pillaipraveen has asked for the wisdom of the Perl Monks concerning the following question:

Hi,

I have a large .gz file of 80GB in size to read. Currently I am using the utility use IO::Uncompress::Gunzip to read this .gz file

Each line of the file contains 27,000 entries and I need only particular columns from this source file in the output file. I am now parsing every line in this file using the code,

while (defined(my $intensities = $INTENSITY_FILE->getline())) { my @intensities=split(/\t/,$intensities); @final_array=(); foreach($index=3;$index<scalar(@intensities);$index+=3) { push(@index_intensities,($index+1,$index+2)); } push(@final_array,(@intensities[@index_intensities])); print OUTFILE join("\t",@final_array); }
This will do the task and I am getting an OUTFILE with only the columns I need from the source file. I am looking for another method which could speed up this parsing process and getting the output into a new file. Any comments will be greatly appreciated. Thanks in advance, Praveen.

Comment on Parsing a large file 80GB .gz file and making an output file with specifice columns in this original file.
Select or Download Code
Re: Parsing a large file 80GB .gz file and making an output file with specifice columns in this original file.
by Anonymous Monk on Jul 16, 2013 at 11:13 UTC
Re: Parsing a large file 80GB .gz file and making an output file with specifice columns in this original file.
by rjt (Deacon) on Jul 16, 2013 at 11:28 UTC

    Where is the bottleneck in your program? The parsing code you've posted could probably be optimized, but your problem may well be IO/compression related (and that, too, is just a possibility).

    You need to profile your code to find out which subs/blocks are consuming the most time. My preference is Devel::NYTProf, which can produce very detailed HTML reports. From its SYNOPSIS:

    # profile code and write database to ./nytprof.out perl -d:NYTProf some_perl.pl # convert database into a set of html files, e.g., ./nytprof/index.h +tml # and open a web browser on the nytprof/index.html file nytprofhtml --open
Re: Parsing a large file 80GB .gz file and making an output file with specifice columns in this original file.
by Corion (Pope) on Jul 16, 2013 at 11:32 UTC

    My approach is usually to parallelize the decompression and the string handling by using the two-argument form of open:

    my $filename= "some.file.gz"; my $cmd= "gunzip -cd '$filename' |"; open my $fh, $cmd or die "Couldn't decompress '$filename' via [$cmd]: $! / $?";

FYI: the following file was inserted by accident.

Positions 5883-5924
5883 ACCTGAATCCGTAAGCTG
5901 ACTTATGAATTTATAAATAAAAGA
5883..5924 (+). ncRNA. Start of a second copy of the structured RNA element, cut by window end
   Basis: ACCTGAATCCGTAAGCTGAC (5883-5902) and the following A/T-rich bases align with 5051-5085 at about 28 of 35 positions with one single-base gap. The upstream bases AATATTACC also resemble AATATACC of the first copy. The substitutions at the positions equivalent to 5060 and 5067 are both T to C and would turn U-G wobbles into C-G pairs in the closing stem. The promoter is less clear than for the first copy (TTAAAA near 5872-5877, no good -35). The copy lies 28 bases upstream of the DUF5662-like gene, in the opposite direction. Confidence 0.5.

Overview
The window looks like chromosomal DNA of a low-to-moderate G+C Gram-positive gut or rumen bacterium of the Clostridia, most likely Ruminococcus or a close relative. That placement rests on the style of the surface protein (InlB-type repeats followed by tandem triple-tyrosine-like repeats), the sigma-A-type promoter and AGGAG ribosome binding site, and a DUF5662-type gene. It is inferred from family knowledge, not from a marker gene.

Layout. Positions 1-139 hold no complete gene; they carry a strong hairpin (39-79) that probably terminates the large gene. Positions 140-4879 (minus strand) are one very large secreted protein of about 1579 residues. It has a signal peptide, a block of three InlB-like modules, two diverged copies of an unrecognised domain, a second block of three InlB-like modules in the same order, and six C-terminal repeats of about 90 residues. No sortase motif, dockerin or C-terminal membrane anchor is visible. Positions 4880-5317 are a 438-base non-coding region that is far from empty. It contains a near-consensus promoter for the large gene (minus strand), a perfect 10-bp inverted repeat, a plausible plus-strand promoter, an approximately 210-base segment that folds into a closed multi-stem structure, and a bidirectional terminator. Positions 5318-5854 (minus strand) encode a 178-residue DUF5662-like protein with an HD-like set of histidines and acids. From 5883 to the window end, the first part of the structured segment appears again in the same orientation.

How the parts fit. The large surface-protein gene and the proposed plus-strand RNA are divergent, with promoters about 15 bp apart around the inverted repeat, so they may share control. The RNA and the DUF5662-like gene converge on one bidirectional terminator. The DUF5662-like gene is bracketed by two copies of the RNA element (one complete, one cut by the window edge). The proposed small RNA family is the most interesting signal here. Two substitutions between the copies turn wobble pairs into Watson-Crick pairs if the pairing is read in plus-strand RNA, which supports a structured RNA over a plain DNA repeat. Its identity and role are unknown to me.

This piped approach also works nicely with transfers over ssh connections.

      why would you want to use the two-argument form when you can use the five-argument form?
      open my $fh, '-|', 'gunzip', '-cd', $filename or die "Couldn't decompress '$filename' via gunzip: $! / $?";

        I use the two-argument form because the three-argument form fails for me on Windows, unfortunately:

        >perl -we "my $fn= shift; open fh, '|-', 'gunzip', '-cd', $fh or warn +$!" foo.gz List form of pipe open not implemented at -e line 1.
Re: Parsing a large file 80GB .gz file and making an output file with specifice columns in this original file.
by BrowserUk (Pope) on Jul 16, 2013 at 14:30 UTC

    I think Corion has the right idea, but I'd take it one step further and avoid having the perl script write directly to disk.

    I'd do it this way:

    gunzip -cd big.tsv.gz | perl -ne"@v=split chr(9),$_; $i=-1; print $v[$i+=3], chr(9) while $i + < @v; print chr(10)" | perl -pe1 > newfile

    NB: That's a one-liner wrapped across 3 lines for posting.

    The idea is to

    1. Minimise the memory juggling inside the first perl script.

      By avoiding building a second array of the columns you are keeping and then more memory in order to do the join.

    2. Use the pipe buffers between the first perl and the second to buffer the IO and prevent some disk contention.

    If you are going to be doing this regularly rather than just as a one-off, it might be worth trying both ways to see which works best on your system.


    With the rise and rise of 'Social' network sites: 'Computers are making people easier to use everyday'
    Examine what is said, not who speaks -- Silence betokens consent -- Love the truth but pardon error.
    "Science is about questioning the status quo. Questioning authority".
    In the absence of evidence, opinion is indistinguishable from prejudice.